Trade Show Maven Candy Adams Reveals the Secrets Behind Success
Did you know that conferences and tradeshows were responsible for the greatest number of meetings around the globe in 2018, and that these events represented 23% of all meeting activity in North America alone? Yes, marketers are either transforming with digital or at risk of being replaced by it, but it is also true that many old school marketing tactics still get the job done. In fact, meetings and events continue to bring unique value to businesses: they offer an excellent way to generate leads and deliver meaningful, face-to-face interactions with existing partners and customers.
Candy Adams is a trade show maven in a class by herself. She has spent the last 20+ years guiding companies to maximize their presence, effectiveness and dollars spent on the show floor. I recently had the opportunity to talk with Candy and learn from her vast experience working with some of the most well-known tech companies across over 450 different shows. What I love is that Candy’s expertise and advice is applicable to companies and partners of every size and type that want to optimize trade show impact and investments.
Below are Candy’s 8 practical tips to for driving trade show ROI:
- Design Booths that Function – Good booth design starts by addressing functionality. Pre-determine how you want attendees to flow through your space and how/where you’ll provide hands-on demos and interactive presentations. Use light, color and movement to help attract attendees and make your booth intuitive to navigate (do not clutter!). A good rule of thumb is to block no more than 20 percent of the aisle with counters, stands or staff.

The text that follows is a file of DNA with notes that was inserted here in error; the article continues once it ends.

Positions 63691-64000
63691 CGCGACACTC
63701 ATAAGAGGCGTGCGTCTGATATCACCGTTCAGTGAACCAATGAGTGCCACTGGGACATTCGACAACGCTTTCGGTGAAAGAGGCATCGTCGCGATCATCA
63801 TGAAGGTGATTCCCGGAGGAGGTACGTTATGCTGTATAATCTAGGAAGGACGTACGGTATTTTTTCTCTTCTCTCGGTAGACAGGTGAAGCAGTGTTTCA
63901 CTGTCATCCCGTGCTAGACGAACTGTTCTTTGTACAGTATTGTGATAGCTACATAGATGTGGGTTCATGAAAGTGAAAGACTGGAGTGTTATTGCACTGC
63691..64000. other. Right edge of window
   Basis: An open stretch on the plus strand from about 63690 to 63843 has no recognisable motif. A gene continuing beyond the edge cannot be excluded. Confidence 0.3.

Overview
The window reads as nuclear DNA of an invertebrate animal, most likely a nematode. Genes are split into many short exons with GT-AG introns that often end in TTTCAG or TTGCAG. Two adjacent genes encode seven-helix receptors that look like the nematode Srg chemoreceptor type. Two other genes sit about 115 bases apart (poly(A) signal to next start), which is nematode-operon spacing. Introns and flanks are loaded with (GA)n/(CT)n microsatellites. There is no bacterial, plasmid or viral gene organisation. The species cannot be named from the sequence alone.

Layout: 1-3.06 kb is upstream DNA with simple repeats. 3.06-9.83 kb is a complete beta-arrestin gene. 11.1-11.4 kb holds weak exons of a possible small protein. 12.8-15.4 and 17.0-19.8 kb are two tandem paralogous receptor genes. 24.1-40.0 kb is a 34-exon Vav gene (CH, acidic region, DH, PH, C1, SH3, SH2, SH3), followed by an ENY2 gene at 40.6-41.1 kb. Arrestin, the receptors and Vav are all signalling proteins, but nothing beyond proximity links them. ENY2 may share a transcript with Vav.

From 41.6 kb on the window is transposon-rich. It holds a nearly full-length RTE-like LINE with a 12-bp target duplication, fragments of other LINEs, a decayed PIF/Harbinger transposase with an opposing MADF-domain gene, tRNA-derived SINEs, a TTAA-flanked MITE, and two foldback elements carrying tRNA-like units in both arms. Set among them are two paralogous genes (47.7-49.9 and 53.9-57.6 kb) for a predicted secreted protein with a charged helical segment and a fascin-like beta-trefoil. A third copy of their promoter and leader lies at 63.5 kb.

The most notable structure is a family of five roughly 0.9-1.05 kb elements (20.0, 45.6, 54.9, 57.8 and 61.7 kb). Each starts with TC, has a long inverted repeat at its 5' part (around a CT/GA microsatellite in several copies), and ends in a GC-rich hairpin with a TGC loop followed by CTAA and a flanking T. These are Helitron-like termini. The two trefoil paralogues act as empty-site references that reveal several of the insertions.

- High-Impact Booth Graphics – It takes the average person 3.5 seconds to walk by a 10’x10’ booth, so your graphics really need stand-out like a billboard along the freeway and communicate one big message with imagery and very few words. The goal is to attract and engage attendees with your signage. Avoid lots of marketing copy and small print, and make sure any key messaging is placed above shoulder level so it is easily read (and not blocked) from the show floor.
- Target Any Giveaways – Give good items to the people who matter — like your most-wanted prospects, most-loyal customers and your most customer-centric partners. Consider having special giveaways for these target individuals such as $25 Starbucks cards with pre-printed “thank you for stopping by” envelopes so recipients are reminded of you each time they use the card. Gifting event passes and pre-paid gas cards to key customers and prospects within a 2-hour drive radius of regional events has also proven effective in securing attendance and participation. Make your giveaways more targeted and meaningful and give people something they really need or want.